Honor Abandoned at UNC

Guest column by W. Douglas Cooper

Are the incremental benefits of the Chapel Hill Campus response to “The Great Unpleasantness” of academic scandal relative to its costs good policy? Cut through the rhetoric, that is the question! I am the author of the Op-ed published in the April 27 News and Observer, “At UNC-CH: A Campus Without Honor. 

Needless to say I have been taken aback by the negative reaction my call to speak-out in support of Jay Smith and Mary Willingham against academic fraud and monetary gains from athletics has generated.

It is ironic that as a participant in a seminar given at UNC-CH in the early 80s, I argued to the group that business ethics was about “good policy/bad policy within a framework of agreed rules of law.” As a PhD. economist trained at what our graduates called the University of Chicago at Raleigh, I argued for a free-market, within rules of law, solution to the questions of business ethics. The test of ethical behavior questions turned on whether actions were good, long-term policy within the rule of law. Over the past 20 years UNC-CH has won numerous athletic championships within a structure of academic fraud admitted to the SACSCOC accreditation body. From these championships the institution has reaped rewards in the hundreds of millions if not billions of dollars associated with the branding effects of these “ill-gotten-gains.” Thus, at this point it looks as though the actions of the Chapel Hill campus re athletics during the past 20 years has been “good policy” thus “good ethics.” However, in my field of Supply Chain Management we differentiate between the two terms global optimization (good for the many) and local optimization (good for the few.) This differentiation should be considered within the realm of situational ethics.

Consider the person, like myself, who has taught thousands of student-credit hours at multiple campuses of our university and put my self-interest in harm’s way in the name of academic integrity and honesty. What are we now to think given the university sees to stand mute about academic fraud as “good policy?” What does it say to young faculty re what is expected of them? What does it say to students? It says it’s OK TO CHEAT!! The first reactions to my above Op-ed was not about the question of honor but, “Is this a Wolfpacker?” And yes, although I have held senior status at 3 and taught at 5 of our university campuses, I am a Wolfpacker. But my new born daughter and I spent many an evening at the Tar Heel Motor Lodge while momma received her MS from the excellent Chapel Hill Speech and Hearing area, which she later finished as a PhD. in Experimental Psychology at NCSU. We, like you Ram’s Clubbers, have given thousands of dollars to support our athletic teams for over 50 years. We took our lumps from the Board of Governors over athletic misbehavior and moved on to a better place. That better place contained a lot of losing to UNC-CH.  This was the case for many other competing institutions. However, for the last 20 years we assumed a level playing field re the rules of the game.  Now, as the university administration and most faculty stand mute, it seems relative to winning games, it does PAY TO CHEAT?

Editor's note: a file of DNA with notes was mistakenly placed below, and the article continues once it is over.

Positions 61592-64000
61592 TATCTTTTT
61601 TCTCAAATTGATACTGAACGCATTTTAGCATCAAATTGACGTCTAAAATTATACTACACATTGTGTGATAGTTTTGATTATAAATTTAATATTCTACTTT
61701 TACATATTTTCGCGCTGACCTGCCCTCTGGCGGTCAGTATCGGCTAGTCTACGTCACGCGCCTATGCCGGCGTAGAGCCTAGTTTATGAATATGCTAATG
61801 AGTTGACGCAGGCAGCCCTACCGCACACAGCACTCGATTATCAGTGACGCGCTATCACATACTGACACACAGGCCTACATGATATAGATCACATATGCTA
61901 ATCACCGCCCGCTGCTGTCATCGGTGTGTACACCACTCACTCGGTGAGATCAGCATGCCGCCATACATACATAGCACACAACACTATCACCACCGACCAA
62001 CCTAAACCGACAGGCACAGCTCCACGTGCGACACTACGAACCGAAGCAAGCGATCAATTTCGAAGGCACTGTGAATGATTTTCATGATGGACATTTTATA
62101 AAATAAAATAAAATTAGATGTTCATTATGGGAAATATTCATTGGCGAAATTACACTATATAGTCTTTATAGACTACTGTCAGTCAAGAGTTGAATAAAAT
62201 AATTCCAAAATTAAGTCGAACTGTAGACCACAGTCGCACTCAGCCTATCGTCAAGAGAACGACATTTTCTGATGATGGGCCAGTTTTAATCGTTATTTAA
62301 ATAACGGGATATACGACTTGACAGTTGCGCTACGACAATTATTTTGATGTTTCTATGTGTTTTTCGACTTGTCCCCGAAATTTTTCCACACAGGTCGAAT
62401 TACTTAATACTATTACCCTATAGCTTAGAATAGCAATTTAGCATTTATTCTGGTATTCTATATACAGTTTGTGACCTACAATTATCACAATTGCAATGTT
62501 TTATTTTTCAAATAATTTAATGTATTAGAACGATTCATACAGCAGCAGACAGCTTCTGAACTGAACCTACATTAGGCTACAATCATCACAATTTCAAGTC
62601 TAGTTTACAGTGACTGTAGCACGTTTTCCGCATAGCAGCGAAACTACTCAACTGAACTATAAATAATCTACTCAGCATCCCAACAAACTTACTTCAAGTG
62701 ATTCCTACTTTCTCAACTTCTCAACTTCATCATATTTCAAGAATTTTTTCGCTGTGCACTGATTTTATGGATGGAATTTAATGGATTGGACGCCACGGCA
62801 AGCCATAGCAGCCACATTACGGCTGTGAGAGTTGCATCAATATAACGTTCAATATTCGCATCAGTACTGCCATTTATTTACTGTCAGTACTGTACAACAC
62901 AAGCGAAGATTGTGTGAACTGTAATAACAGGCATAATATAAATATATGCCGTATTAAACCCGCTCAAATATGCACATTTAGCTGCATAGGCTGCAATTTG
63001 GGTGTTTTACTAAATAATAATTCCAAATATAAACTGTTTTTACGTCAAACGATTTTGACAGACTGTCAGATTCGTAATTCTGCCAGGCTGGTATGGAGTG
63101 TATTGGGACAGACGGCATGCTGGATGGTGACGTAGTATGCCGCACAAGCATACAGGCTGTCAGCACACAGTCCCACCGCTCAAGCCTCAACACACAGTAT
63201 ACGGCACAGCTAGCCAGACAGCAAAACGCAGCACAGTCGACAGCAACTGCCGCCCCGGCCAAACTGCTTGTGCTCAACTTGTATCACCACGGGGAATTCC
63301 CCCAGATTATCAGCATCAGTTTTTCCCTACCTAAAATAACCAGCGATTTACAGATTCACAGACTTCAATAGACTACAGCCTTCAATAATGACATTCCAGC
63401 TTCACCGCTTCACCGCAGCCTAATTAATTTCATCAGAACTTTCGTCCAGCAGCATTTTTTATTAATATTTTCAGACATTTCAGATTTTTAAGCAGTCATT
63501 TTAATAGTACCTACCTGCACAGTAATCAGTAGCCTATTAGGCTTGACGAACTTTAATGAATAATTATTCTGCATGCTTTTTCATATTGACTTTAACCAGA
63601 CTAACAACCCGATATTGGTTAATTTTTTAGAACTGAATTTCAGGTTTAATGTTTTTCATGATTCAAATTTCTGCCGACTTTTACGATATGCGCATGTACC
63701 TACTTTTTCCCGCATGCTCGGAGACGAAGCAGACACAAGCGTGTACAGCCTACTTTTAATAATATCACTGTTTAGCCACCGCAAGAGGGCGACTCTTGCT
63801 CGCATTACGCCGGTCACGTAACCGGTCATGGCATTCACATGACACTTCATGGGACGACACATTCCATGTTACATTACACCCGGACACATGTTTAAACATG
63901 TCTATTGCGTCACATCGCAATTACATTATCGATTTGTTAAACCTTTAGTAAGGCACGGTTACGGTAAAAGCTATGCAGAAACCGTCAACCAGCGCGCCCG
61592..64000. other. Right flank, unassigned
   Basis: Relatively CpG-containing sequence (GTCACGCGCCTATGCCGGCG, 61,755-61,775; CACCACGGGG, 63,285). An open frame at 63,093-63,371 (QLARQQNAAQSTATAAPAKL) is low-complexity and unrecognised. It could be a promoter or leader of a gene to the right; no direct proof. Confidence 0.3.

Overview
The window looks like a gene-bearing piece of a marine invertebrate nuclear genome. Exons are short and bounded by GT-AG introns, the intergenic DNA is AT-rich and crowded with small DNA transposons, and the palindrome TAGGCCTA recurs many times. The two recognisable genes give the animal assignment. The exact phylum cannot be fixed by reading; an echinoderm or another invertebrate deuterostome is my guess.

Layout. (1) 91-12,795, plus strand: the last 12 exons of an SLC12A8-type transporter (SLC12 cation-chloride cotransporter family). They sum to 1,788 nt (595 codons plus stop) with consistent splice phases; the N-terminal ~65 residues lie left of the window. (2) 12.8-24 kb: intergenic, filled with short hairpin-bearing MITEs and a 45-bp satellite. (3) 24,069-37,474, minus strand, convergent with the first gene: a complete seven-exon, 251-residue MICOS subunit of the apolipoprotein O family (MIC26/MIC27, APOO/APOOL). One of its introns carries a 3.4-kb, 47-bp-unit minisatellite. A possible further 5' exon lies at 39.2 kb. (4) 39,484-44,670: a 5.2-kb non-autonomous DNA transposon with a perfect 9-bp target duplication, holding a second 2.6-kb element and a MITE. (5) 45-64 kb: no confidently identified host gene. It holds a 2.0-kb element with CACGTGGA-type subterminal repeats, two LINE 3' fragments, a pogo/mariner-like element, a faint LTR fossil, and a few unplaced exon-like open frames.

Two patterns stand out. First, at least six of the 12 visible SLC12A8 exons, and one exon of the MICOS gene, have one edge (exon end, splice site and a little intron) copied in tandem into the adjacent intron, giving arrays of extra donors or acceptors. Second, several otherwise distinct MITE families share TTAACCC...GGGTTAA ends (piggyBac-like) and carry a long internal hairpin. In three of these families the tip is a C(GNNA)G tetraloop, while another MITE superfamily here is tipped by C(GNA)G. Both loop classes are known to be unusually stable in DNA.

As a young man I always looked up to university faculty as people who could be trusted. Academic tenure gave the faculty of the time the ability to stand up and say, “We are the university!”  Today, esoteric faculty policies such as administration step-down, merit pay and post-tenure review have changed the playing field somewhat over the last 30 years and may explain some of the reticence for university people to speak out. However, in the face of any policy restraints I cannot understand the silence heard from both faculty and administration re the acceptance of academic fraud at the Chapel Hill campus as the “cost of doing business.” I stand ashamed that more colleagues across all campuses, the faculty assembly, have not stood with Jay and Mary and said, “We are the university and academic fraud is not acceptable.” It must be rooted out and punished! This issue rises above what business school ethics, of good policy/bad policy within the law, justifies. The global effects of trust, example, and yes, honor should carry the day.

W. Douglas Cooper, PhD

May 9, 2016


Dr. Cooper is a professor of Operations Management at UNC-Charlotte. This follow-up article was submitted to the Raleigh News and Observer but was not accepted for publication.  I have added the links.